Don’t Panic, Bernie Fans! It Ain’t Over Yet
It’s Wednesday, the day after Super Tuesday, and I know what some of you Bernie supporters are thinking.
Bernie’s lost! We’ve lost! This is the end!
The somewhat misleading headlines like “Joe Biden’s Historic Night” (CNN) and “Sanders Laments Turnout After Biden’s Big Night” (New York Times) doubtless didn’t help any of us put things in proper perspective. You’d think that the election was all over, Biden had wrapped up the nomination and we could now all relax and go back to ignoring politics until convention time.
I was frankly pretty disappointed myself at last night’s election results. A string of victories for the status quo candidate can seem like the end of the progressive dream, after all. When you step back and look critically at what actually did and di not happen Tuesday, you realize that there are a number of solid reasons to avoid giving in to panic and keep pressing forward, whatever the results in months to come.
First and foremost: we are only one month into a five-month primary season. The states containing the bulk of the urban, liberal population haven’t had their say yet. Let’s get through the upcoming contests in places like Hawaii, New York, New Mexico, New Jersey and Maryland before we indulge in despair.
Come to think of it, we still don’t really even know who won some of the state primaries that have already happened. As of 5 p.m. on Wednesday as I write these words, most of the Super Tuesday states are still tabulating their election results, and we might not know for hours or days who won what and where. One locus of uncertainty, California, is as big as some European countries, and it’s got hundreds of delegates at stake for the winner. Right now, only 54% of precincts have reported in, and Sanders is ahead of Biden by about 50 pledged delegates. If that delegate share widens for Sanders, he could easily erode the total delegate gap between him and Biden, which stands at 435 delegates for Biden to Sanders’ 381.
While the delegates of the moderate candidates who have dropped out of the race this week may all end up going to Biden, we don’t know for certain that they will choose to do so. If the race is reduced to Biden and Sanders, which I think is likely, the drag on votes and resources from the overflowing bench of Democratic candidates may actually give Sanders a much-needed boost.
And did you really expect Sanders would win in deep-red, Southern states like Arkansas, Texas, Tennessee or middle-of-the-road states like Maine? Really? In some of these states, electing Democrats at all is still a bit miraculous, so as much as we’d like everything to go our way, we gotta be at least somewhat realistic.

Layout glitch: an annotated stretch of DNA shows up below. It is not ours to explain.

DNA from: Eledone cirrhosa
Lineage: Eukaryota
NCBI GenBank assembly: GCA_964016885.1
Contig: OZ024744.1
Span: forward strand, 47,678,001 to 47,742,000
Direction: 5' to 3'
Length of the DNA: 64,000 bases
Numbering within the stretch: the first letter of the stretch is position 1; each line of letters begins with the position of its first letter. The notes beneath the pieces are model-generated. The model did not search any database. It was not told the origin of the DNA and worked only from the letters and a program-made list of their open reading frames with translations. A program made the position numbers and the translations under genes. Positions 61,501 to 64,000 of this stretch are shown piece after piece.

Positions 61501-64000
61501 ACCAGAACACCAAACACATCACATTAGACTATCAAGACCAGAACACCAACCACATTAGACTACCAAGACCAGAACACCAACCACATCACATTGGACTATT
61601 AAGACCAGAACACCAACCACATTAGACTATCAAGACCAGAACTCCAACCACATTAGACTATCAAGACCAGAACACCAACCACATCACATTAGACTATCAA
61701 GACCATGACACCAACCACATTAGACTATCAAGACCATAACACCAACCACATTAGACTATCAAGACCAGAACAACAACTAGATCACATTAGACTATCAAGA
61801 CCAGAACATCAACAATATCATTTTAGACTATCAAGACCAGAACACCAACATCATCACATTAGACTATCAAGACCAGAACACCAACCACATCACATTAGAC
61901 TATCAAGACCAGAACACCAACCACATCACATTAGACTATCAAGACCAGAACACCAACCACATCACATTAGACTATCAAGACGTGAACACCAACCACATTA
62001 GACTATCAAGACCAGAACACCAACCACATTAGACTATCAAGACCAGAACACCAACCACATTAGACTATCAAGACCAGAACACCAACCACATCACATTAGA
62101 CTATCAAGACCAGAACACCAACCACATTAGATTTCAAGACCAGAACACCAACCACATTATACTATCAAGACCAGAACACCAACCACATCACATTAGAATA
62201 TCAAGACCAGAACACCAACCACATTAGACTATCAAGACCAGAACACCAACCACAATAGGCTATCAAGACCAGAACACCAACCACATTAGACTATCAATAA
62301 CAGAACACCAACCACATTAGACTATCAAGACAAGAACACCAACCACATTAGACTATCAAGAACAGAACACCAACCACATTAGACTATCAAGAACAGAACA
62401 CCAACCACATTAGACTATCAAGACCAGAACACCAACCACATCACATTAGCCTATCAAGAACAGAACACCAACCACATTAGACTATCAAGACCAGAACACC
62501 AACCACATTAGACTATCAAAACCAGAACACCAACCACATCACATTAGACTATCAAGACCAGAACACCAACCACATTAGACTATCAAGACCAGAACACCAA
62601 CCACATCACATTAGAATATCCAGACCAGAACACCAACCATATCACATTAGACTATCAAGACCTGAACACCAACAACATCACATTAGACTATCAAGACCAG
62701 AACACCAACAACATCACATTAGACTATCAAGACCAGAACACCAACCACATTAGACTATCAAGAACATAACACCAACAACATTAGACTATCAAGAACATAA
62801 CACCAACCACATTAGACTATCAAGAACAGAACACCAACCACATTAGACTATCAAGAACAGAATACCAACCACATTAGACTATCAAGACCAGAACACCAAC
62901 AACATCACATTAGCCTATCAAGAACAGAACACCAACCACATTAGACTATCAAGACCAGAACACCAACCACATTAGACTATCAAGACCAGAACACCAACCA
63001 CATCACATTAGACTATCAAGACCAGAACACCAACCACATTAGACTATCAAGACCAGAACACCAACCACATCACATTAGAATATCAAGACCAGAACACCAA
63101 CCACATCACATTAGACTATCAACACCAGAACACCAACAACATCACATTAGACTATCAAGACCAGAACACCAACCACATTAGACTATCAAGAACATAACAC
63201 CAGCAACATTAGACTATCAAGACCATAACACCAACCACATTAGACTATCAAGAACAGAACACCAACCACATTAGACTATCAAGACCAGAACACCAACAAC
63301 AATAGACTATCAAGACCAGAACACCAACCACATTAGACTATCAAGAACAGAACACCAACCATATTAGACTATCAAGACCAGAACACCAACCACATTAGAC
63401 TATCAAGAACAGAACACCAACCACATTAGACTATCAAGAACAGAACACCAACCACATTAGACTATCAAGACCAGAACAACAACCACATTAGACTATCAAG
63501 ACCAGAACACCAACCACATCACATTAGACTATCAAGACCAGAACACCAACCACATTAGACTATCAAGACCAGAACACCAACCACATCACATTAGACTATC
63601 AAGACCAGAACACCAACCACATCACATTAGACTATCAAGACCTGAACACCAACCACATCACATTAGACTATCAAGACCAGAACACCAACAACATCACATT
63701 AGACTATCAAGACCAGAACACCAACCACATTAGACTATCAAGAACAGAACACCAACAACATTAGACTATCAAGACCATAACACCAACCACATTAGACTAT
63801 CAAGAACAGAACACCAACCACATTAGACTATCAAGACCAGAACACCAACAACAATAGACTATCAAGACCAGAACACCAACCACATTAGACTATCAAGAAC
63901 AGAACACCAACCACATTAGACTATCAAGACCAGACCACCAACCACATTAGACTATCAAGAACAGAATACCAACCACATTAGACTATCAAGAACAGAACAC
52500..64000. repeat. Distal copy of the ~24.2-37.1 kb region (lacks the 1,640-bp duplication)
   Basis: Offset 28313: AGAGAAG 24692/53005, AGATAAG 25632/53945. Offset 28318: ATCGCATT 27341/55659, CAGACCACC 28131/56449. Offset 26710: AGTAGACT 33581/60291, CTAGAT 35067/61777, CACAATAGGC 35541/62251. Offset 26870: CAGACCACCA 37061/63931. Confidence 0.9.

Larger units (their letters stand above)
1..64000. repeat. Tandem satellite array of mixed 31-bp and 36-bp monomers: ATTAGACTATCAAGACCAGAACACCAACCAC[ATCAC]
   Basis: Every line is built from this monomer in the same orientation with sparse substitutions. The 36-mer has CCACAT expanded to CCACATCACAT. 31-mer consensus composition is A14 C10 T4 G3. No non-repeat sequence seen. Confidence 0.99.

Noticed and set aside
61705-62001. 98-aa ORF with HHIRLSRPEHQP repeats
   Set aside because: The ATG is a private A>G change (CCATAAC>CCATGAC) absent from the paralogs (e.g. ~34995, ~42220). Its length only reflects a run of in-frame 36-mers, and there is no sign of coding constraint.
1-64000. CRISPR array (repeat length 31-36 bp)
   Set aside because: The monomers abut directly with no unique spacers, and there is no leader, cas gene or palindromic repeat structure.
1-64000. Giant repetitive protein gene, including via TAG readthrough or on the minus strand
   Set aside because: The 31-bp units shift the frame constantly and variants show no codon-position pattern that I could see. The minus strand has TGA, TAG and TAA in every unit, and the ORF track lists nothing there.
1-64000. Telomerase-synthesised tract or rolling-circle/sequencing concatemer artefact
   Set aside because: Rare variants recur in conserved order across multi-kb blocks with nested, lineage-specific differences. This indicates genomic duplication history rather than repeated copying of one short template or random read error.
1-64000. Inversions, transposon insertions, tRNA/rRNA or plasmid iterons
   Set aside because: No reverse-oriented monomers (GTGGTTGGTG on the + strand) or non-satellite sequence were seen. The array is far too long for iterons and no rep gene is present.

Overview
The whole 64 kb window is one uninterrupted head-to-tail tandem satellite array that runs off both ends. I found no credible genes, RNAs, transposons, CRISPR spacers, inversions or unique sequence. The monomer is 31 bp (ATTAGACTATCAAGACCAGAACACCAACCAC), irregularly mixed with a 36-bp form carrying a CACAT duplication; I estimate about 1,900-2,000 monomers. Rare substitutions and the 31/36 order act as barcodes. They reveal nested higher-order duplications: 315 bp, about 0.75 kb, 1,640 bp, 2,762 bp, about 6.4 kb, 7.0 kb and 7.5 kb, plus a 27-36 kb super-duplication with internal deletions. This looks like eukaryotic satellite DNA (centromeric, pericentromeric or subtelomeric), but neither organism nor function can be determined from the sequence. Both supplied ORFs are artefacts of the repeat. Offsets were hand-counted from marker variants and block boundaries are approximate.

Be realistic, but be hopeful too, and at the end of the day, keep in mind that radical transitions never happen fast enough, but they do happen.
What this means, practically speaking, is to work to get Bernie Sanders elected as president of the United States. Right now, he is the best hope of the just, fair America for which we all hunger. If he loses the nomination or wins the nomination but is beaten by Trump, the progressive vision will not have been beaten. It will just have been dealt a setback, so let’s shuck off this short-term all-or-nothing thinking and settle in for the long haul. This presidential campaign was not the end of the fight, and it won’t be the end of the fight. It’s the middle. Get used to that.
Now let’s say, for instance, Bernie Sanders loses the nomination to Joe Biden, and then Biden wins in November. After we finish dancing on the grave of the much-loathed presidency of Donald J. Trump, we will have to grapple with getting, as it were, half a loaf. No Trump is great; no Bernie is also not great. A Biden victory would be a victory for the pre-Trump status quo, and as we know, the status quo produced the Trump presidency.
How should we Bernie supporters respond? Well, rather than erupting in bitter rage and mauling each other in retributive spite and fury, it would be wiser to consider that before leaping straight to radical reform the country hungers for, America might need first a transitional time of recovery and healing from its four years of being torn apart brick by brick.
If this happens, it’s not the end of the progressive dream for a better America, just the prelude. If that’s what the people of this country decide they want, we have to respect the mood of the majority.
That doesn’t mean we shut up or stop fighting. Oh, hell no. Keep fighting. Keep hoping. Keep dreaming. Never, never, never give up.
On the other hand, it does mean that we can’t afford to indulge in fanaticism or extremism. We have to respect where the country is, but we don’t have to let it stay there.
Here’s another reason for not despairing if Bernie loses.
We cannot invest so much of our hopes and dreams in one single person, however great or inspiring they might be. After all, Bernie’s campaign slogan is “Not me: us,” right? The promised bringer of change doesn’t always have the political power to deliver. If we put too much weight on the back of one favored candidate, chances are he won’t be humanly able to deliver like we want him to.
The progressive vision transcends the campaign of Bernie Sanders, which is only a temporary organizing tool to bring us together to strive that vision. We must, then, dedicate ourselves not to Bernie Sanders the man but the principles which he represents. Bernie Sanders is 78 years old, after all, and as much as some of us hate to admit it, there probably aren’t very many active years left for him in public life. The younger generations need to be preparing now to keep up the fight for a free, just America once he passes from the scene.
So, in short, Bernie bros and supporters and voters, etc.: don’t panic; hope for the best; expect the worst; and settle in for the long game.
We’ll all sleep better that way.